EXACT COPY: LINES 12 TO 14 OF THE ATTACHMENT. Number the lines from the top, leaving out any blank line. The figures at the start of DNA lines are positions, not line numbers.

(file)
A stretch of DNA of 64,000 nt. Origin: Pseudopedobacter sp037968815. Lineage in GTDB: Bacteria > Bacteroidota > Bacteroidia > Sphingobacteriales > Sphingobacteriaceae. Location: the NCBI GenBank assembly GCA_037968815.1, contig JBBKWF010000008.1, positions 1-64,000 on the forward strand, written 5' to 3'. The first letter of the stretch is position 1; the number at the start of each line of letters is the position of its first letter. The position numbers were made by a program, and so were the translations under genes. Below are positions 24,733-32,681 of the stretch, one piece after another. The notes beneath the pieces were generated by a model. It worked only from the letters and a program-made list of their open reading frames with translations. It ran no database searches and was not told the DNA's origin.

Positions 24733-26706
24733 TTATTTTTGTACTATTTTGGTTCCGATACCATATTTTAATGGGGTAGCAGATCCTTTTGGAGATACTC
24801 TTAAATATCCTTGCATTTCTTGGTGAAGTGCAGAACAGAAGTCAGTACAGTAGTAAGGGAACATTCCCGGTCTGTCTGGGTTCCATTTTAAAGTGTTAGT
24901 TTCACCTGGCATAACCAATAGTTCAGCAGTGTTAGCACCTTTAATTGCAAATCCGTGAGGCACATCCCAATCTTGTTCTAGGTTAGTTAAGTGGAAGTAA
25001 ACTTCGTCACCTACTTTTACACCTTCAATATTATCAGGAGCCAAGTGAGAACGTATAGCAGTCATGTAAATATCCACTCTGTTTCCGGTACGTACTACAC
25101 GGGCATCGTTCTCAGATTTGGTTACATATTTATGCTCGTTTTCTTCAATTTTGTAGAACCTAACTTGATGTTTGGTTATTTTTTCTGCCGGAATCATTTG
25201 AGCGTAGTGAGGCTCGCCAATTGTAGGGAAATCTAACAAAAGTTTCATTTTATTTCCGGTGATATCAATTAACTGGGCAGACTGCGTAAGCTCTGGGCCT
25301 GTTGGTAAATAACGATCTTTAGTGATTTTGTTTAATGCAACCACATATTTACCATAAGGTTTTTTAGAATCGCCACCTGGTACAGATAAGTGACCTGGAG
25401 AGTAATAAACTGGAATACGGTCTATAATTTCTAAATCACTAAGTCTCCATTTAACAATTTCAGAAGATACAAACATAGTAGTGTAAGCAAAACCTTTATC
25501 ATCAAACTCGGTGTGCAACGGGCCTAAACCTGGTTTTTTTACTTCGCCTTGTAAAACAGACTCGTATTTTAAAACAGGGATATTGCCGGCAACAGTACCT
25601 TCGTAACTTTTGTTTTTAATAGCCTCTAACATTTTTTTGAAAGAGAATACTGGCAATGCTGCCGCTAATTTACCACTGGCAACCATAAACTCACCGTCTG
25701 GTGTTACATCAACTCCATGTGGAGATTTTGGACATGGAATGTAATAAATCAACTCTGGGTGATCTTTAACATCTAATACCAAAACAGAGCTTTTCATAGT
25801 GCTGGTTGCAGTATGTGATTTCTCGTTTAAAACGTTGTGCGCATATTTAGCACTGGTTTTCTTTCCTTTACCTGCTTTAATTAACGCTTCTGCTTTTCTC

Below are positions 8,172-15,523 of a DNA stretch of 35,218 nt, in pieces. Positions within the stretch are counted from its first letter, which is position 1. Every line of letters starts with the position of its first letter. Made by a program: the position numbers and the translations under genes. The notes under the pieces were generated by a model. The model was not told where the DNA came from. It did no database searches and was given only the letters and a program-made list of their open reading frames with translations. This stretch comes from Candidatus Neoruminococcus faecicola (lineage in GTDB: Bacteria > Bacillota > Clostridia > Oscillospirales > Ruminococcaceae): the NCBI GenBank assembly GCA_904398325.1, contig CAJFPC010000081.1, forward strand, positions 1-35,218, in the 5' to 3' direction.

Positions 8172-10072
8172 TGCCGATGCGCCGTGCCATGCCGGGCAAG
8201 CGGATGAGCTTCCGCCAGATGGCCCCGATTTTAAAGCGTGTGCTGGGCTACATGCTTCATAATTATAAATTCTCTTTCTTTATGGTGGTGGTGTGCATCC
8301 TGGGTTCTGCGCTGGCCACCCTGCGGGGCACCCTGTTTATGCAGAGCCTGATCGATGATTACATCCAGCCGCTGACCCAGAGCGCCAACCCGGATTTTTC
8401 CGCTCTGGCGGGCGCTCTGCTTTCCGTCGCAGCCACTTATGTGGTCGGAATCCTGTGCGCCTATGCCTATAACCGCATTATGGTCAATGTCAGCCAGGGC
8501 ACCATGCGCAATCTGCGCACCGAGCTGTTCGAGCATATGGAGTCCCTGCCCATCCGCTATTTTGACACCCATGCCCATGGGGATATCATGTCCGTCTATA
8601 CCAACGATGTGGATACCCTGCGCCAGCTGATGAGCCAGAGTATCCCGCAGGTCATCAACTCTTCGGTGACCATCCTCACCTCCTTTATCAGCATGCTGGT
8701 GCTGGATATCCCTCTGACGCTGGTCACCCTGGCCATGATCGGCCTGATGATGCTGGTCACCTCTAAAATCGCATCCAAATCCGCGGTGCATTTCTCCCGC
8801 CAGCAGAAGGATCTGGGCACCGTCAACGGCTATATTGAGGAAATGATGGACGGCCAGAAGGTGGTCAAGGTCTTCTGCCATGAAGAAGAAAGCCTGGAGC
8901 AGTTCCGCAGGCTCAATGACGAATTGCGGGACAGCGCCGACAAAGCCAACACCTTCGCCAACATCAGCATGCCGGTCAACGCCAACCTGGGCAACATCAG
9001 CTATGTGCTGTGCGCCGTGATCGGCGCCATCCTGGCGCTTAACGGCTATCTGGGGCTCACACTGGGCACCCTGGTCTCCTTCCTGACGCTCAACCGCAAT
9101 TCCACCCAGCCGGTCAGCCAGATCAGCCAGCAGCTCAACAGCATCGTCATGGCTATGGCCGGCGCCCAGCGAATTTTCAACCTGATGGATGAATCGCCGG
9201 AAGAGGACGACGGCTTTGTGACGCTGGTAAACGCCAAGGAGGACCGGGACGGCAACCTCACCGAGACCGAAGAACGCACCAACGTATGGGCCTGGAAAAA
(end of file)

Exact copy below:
25601 TCGTAACTTTTGTTTTTAATAGCCTCTAACATTTTTTTGAAAGAGAATACTGGCAATGCTGCCGCTAATTTACCACTGGCAACCATAAACTCACCGTCTG
25701 GTGTTACATCAACTCCATGTGGAGATTTTGGACATGGAATGTAATAAATCAACTCTGGGTGATCTTTAACATCTAATACCAAAACAGAGCTTTTCATAGT
25801 GCTGGTTGCAGTATGTGATTTCTCGTTTAAAACGTTGTGCGCATATTTAGCACTGGTTTTCTTTCCTTTACCTGCTTTAATTAACGCTTCTGCTTTTCTC